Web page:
Usually, Carter was uncomfortable when Cabinet members argued back to him, but now his voice and eyes were so angry that by the time he had ended his attack on Young, he had killed any other meaningful comment. He turned to Jordan.

Jordan admitted that after 2 1/2 years "I have no relationship with many of you." He said the Cabinet had to be "more accountable, better disciplined." The anger faded from Carter's face, and he looked like a proud father as Jordan continued: The White House staff would "work as an organization, not as a democracy. The personnel changes will be made quickly, and the discipline will be imposed immediatedly, including over leaks."

Carter added an admonition to complete the personnel evaluation forms promptly, and he left the room. Jordan distributed the forms -- so amateurish and preposterous that the expressions on several Cabinet members' faces were open-mouthed. I could think only of what a disaster Carter was headed for.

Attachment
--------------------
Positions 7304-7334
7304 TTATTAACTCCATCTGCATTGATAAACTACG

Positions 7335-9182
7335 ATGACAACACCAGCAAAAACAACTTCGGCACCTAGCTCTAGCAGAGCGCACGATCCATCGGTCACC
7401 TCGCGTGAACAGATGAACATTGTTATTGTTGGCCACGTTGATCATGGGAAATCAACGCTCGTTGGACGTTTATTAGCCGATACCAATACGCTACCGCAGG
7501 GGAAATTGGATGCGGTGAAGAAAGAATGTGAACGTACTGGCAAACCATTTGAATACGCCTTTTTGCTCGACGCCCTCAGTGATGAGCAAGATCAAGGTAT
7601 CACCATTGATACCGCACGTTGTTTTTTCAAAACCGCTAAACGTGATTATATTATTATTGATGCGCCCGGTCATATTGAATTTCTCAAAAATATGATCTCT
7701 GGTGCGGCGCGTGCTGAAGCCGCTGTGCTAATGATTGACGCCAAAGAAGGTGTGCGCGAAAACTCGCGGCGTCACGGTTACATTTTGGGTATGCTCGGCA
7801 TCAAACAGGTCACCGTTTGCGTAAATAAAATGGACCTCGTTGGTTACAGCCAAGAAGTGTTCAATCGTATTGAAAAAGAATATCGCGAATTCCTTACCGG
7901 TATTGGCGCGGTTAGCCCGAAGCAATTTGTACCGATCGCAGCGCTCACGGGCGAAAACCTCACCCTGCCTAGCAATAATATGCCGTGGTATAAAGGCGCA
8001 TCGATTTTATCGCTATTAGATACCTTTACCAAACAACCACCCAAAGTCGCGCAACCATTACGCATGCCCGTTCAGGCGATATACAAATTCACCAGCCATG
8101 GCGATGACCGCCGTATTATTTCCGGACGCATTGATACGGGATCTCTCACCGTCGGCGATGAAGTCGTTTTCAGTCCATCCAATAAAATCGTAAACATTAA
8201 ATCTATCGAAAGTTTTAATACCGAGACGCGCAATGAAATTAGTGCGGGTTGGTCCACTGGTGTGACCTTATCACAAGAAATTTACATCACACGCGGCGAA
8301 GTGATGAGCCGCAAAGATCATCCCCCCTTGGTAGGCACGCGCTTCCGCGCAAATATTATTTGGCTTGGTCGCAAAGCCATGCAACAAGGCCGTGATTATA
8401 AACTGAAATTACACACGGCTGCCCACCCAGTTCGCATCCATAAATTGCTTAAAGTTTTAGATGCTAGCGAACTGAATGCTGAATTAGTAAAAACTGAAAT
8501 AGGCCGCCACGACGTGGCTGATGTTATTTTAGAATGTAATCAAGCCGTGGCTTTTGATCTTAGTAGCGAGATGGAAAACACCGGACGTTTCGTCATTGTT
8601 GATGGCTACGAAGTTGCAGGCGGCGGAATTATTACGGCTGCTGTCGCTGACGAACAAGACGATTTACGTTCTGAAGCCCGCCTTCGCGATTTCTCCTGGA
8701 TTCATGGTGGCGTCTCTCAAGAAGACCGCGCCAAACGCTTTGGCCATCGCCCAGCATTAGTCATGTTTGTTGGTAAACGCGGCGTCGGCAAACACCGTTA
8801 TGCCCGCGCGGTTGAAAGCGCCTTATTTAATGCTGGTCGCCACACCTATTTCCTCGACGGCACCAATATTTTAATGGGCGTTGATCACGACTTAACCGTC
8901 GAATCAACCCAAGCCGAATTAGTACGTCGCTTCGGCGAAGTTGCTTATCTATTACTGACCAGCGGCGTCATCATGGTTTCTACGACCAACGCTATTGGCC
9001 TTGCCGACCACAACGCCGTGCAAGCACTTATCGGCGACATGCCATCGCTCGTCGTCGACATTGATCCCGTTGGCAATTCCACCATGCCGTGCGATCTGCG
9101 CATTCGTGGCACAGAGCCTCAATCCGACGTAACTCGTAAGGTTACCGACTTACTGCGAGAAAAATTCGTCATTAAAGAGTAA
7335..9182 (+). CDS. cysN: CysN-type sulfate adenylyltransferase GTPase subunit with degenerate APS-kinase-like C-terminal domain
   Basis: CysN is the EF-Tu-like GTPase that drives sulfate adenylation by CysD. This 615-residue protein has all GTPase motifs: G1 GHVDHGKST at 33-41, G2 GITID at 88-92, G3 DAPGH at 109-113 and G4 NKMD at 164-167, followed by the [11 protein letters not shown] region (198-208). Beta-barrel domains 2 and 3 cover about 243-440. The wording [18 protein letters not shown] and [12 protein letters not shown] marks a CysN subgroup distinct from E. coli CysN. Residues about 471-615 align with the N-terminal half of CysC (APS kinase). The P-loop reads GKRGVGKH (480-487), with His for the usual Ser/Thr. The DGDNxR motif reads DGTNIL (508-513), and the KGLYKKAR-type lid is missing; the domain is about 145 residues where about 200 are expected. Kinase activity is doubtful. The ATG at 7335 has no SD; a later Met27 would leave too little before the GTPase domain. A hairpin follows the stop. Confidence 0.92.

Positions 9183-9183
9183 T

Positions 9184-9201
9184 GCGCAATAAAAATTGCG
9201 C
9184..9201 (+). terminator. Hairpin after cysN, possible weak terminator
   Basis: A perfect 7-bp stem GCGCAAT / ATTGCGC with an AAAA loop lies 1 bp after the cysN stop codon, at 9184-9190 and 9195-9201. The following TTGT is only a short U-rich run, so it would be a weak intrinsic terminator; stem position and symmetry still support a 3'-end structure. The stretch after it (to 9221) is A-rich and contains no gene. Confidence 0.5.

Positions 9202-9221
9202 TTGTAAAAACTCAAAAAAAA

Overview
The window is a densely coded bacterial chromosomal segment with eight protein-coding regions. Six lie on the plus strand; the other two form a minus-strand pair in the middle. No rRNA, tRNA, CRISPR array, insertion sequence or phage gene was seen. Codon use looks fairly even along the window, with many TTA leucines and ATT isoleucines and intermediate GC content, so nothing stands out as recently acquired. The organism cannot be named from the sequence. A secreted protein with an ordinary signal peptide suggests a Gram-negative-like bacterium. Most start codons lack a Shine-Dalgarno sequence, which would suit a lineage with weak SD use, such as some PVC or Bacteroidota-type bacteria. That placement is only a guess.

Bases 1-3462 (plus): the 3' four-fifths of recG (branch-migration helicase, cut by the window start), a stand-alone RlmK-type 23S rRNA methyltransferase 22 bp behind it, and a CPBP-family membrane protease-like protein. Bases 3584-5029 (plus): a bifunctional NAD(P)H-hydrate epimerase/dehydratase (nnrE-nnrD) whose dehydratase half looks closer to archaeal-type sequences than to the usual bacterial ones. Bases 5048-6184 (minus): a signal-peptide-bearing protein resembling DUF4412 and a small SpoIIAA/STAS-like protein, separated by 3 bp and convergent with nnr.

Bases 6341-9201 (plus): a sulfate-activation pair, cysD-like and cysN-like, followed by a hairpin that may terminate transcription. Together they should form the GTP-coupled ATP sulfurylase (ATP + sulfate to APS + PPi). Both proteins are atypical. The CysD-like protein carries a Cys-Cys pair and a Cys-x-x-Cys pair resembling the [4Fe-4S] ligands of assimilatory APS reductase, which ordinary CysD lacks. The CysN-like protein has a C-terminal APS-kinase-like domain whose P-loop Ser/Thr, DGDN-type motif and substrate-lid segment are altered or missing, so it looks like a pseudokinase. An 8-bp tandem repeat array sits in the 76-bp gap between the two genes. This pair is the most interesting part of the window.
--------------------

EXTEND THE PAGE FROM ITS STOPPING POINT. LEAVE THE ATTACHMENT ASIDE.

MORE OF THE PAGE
At 3, Jordan placed a conference call to all Cabinet members. The president had decided not to ask for written resignations, but [White House press secretary Jody] Powell would issue a statement that Jordan now read to us: "The president had serious and lengthy discussions with his Cabinet and senior White House staff about the priorities of his administration. He reviewed with them progress of the past few years and the problems that remain. All members of the Cabinet and senior staff have offered their resignations to the president during this period of evaluation. The president will review these offers carefully and expeditiously." Jordan said that Carter would be in touch with us individually.

I was stunned when I put down the phone. From a number of third parties Jordan and Powell had talked to, I knew I was high on their list for firing. But my relationship with Carter had always been good. It was nothing like the intimacy I shared with Johnson, but it was a professional relationship, I had thought, with mutual respect, recognition of each other's interests, strengths and weaknesses, and a sense of trust. I did not think he would accept my resignation.